By Laura Walkley
For many people, owning a holiday home is a major aspiration. Having a place to enjoy at leisure certainly has its appeal, and demand for UK holiday homes has significantly increased over the last 18 months, in light of the COVID-19 pandemic. However, owning one may have Inheritance Tax (IHT) and Capital Gains Tax (CGT) implications which should be considered.
The basic position is that a holiday home is an asset of the owner’s estate. If they own it when they die, the open market value of the property (or their share of it) will be included in their estate for IHT. If the estate passes to anyone other than the owner’s husband, wife or civil partner, or registered charities, then the value of the net assets in excess of the relevant allowances will be subject to IHT at 40%.
If a holiday home owner wants to give away the property in their lifetime, perhaps with a hope that it will then be outside their taxable estate on death, there are some capital tax traps to be aware of:
The former owner of the holiday home will need to live for at least seven years from the date of the gift, before the value of it falls out of their estate for IHT.
If they want to give away the property but still stay there on occasion, they will fall foul of the ‘reservation of benefit’ rules, unless they pay the new owner(s) a market rent for the time they spend there. The recipients of that rent may need to pay income tax on those payments.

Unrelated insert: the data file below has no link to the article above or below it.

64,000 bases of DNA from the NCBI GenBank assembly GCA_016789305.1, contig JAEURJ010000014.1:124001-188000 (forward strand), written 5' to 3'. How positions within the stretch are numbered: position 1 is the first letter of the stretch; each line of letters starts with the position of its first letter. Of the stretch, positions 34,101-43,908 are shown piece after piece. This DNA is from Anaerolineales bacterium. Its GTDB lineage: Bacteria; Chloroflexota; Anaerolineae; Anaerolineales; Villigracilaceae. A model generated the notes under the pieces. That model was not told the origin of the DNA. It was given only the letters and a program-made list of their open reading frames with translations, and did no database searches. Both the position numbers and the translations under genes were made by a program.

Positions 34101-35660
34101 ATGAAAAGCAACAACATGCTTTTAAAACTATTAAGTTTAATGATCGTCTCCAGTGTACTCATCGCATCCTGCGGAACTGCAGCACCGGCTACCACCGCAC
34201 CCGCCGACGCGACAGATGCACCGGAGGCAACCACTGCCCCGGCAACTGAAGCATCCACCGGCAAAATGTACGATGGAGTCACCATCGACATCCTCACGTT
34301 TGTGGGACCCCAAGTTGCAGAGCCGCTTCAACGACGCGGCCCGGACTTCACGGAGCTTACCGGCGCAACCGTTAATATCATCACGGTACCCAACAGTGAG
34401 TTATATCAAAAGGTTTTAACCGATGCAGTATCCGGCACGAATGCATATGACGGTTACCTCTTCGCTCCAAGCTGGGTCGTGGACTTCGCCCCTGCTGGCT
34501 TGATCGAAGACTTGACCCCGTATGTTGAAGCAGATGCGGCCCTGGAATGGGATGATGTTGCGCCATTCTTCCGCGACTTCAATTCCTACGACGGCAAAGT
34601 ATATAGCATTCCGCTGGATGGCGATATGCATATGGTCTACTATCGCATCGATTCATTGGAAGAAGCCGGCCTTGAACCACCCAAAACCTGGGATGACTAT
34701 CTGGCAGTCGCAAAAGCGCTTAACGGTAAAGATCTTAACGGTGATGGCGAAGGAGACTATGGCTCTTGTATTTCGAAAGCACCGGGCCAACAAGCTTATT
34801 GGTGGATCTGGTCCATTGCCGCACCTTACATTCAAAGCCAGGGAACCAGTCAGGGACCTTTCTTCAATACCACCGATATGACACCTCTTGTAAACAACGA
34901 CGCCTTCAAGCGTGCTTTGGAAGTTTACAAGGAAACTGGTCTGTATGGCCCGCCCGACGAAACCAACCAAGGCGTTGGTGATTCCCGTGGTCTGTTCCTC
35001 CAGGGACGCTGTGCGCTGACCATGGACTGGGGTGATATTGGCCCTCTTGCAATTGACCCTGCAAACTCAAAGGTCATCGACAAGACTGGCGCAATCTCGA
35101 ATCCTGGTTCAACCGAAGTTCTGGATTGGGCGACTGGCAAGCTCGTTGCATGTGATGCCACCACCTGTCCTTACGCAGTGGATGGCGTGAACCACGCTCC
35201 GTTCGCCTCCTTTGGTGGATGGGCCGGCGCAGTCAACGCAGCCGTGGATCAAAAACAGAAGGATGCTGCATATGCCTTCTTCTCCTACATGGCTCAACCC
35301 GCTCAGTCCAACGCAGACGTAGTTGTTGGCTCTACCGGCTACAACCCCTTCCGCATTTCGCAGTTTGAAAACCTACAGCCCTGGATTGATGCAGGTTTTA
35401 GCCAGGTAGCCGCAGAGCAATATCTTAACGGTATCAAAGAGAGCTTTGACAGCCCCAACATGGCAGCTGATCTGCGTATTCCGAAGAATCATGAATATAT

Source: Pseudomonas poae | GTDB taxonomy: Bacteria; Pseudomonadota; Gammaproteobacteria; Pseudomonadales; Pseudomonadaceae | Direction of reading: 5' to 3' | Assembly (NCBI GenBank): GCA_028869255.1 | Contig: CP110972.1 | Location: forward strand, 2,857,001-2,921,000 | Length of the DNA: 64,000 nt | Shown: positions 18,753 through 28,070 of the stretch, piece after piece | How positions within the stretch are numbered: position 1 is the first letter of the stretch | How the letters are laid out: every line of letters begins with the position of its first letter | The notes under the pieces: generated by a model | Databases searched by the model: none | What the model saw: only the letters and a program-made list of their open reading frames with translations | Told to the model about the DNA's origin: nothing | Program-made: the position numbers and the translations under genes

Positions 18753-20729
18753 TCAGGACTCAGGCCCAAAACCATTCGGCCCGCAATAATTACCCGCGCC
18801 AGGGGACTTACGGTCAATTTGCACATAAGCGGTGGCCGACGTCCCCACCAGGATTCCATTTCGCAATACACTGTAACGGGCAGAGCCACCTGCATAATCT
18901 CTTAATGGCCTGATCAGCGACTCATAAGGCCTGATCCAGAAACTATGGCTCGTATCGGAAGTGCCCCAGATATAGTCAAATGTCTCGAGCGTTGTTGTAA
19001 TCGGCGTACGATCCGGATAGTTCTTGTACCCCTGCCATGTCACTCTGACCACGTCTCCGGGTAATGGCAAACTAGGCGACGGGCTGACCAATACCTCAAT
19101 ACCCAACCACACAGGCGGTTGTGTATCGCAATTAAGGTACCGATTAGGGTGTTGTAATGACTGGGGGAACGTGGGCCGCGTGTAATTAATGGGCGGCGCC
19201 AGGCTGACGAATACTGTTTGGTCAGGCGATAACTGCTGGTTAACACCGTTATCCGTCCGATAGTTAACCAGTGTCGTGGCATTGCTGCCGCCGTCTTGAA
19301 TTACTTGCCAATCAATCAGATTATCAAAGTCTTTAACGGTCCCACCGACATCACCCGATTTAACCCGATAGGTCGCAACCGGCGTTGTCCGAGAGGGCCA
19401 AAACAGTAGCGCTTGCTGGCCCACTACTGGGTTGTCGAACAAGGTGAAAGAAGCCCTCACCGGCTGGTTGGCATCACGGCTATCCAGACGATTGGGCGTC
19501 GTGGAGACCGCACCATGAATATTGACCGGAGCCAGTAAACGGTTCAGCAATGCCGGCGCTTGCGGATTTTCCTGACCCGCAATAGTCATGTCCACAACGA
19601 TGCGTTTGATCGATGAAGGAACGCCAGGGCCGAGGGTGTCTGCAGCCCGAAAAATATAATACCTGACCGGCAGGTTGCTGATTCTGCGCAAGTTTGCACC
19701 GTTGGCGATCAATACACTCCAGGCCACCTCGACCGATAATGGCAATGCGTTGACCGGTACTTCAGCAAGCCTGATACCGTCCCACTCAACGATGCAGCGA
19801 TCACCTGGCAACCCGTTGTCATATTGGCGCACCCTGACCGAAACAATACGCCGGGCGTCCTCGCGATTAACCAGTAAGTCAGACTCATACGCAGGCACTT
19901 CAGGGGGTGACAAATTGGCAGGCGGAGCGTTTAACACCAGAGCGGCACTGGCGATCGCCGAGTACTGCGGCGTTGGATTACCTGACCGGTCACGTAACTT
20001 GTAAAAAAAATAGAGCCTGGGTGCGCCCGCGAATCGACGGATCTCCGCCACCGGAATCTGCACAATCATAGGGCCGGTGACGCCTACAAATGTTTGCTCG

If the value of the holiday home at the date of the gift is higher than the value when the giver acquired it, there may be CGT payable on the gift. This applies even if the owner is giving the property away, and not selling it, to the recipients, which can cause tax flow problems. CGT on UK property disposals must be paid within thirty days.
Taking professional advice can help you to understand your position and to mitigate these potential tax pitfalls. For example, it can be possible to defer the CGT charge on a gift of a holiday home by passing it into specific forms of trust. Trusts can have IHT benefits for the beneficiaries, which mean they can be a useful estate planning tool.
There are also circumstances where a holiday property can be classed as a business asset, and benefit from IHT business property relief (BPR). This is a significant relief which can greatly reduce the IHT liability of a deceased owner’s estate. However, the eligibility requirements for the relief are stringent and a careful approach needs to be taken if it is being sought.
Owning a holiday home abroad has far more complex tax implications for people who are UK income tax resident and specialist advice should be sought, both in terms of taxation in the UK and overseas, and Wills if you have a holiday home (or any other assets) overseas
If you own or are planning to buy a holiday home, and would like to discuss the potential tax consequences for your estate, please get in touch with one of our Private Client experts, who will be happy to assist.
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